The problem is that lack of a jail sentence in animal cruelty cases sends out the message that Irish society does not take animal cruelty seriously. The independence of the judiciary is an important part of Irish democracy. Judges need to be trusted to take the fairest, most appropriate actions taking all of the circumstances into account. But many of those involved in animal welfare in this country have been calling for a long time for the issuing of broad sentencing guidelines for offences committed under the Animal Health and Welfare Act. There are defined maximum penalties, as noted above, but the severity or leniency of the punishment is up to the individual discretion of judges. And to date, sentencing has definitely been on the lenient side, which means that so far, the new legislation has not acted as a deterrent to others contemplating animal cruelty.

So what should people do if they witness animal cruelty?

They should definitely not stay quiet.
The best option is to contact the ISPCA  – the quickest way is to call their cruelty hotline on 1890515515
Or if you go to the ISPCA website you can complete an online form giving all the details including location etc, and you can do it anonymously if you wish.
People should also remember that one of the key issues is that evidence must be gathered for a court case to be effective and this is not always easy to do. So if you see anything amiss, use your mobile phone to gather footage, and pass it on to the authorities.

Finally, if this country is serious about tackling animal cruelty, more resources need to be given to those trying to help animals. In particular, the ISPCA needs more funding to be able to put more inspectors on the road. Currently they only have 8 inspectors to cover 17 counties, they can only offer a Monday to Friday service, and they have a huge workload. Not only do they have the cruelty cases that keep coming up, but they also have to deal with the logistics of handling any animals that are seized or surrendered. They receive nearly 20000 calls every year. After hours, the Gardai have a responsibility to attend emergencies relating to animals but in reality, they don’t see this as a priority. And they often don’t have the equipment, facilities or skills to deal with such situations effectively.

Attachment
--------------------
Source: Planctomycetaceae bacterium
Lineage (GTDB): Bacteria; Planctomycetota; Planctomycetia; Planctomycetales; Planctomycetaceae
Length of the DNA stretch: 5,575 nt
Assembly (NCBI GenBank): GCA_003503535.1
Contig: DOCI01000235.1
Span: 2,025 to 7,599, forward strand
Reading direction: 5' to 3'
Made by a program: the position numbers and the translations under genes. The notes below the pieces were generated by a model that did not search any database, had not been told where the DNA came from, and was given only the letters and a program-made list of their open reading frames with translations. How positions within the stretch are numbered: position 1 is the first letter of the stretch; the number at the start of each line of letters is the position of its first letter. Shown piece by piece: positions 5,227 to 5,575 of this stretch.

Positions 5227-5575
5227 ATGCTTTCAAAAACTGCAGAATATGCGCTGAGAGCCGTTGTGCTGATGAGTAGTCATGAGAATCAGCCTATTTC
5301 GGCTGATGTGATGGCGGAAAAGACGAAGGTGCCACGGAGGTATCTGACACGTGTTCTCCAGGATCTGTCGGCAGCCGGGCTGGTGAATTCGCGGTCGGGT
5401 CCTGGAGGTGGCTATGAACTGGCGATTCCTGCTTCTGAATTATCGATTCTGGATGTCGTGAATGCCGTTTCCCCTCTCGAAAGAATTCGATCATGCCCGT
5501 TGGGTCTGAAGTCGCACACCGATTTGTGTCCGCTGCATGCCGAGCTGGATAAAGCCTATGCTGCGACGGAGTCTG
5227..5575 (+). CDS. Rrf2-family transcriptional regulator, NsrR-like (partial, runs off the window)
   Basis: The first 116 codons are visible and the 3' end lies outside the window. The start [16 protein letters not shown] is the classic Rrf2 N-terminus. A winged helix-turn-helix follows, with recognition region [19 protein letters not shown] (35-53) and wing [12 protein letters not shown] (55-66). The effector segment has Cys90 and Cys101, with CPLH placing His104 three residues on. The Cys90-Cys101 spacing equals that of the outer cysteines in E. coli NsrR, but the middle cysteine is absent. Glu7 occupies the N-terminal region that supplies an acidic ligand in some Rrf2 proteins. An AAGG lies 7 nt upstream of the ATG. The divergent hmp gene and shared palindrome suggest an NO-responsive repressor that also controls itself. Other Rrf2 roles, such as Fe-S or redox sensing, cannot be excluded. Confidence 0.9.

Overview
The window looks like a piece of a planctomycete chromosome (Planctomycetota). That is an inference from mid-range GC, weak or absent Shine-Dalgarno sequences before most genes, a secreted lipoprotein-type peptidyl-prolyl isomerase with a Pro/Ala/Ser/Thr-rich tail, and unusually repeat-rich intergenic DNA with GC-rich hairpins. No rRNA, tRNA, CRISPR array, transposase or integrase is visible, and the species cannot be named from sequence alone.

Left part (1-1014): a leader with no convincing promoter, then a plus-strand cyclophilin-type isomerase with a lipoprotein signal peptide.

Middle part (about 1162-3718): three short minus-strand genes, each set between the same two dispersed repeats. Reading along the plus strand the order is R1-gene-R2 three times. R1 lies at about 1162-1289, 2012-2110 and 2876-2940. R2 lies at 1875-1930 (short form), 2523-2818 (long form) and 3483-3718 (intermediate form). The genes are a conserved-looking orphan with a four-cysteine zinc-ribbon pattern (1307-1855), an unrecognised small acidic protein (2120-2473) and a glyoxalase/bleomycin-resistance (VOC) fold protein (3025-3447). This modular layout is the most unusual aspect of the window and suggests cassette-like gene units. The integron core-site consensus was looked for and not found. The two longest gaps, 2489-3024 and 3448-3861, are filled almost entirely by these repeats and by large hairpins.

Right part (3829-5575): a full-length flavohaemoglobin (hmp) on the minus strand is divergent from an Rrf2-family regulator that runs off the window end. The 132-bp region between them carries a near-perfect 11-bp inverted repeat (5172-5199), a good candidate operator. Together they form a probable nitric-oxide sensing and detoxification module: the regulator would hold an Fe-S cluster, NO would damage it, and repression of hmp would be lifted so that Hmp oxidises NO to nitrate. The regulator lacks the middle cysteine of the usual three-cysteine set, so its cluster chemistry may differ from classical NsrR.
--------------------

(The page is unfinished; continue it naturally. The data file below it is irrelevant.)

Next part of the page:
So, Irish government: please put more funds towards enforcing the animal welfare legislation.

Questions from listeners about pets

The following questions were answered on air by Pete: you can hear his answers in the podcast below.

  1. My kids want a pet. I refuse to get something hairy or large. Should I get a goldfish, a terrapin or a hamster? What’s safest and easiest? Claire
  2. Is there anything other than Dentastix that can ease a dog’s bad breath? Anna

To listen to Pete answering more questions, watch the Facebook Live video session that he does every week after the show.

To listen to the podcast, click on the play button below.

Listen to the podcast: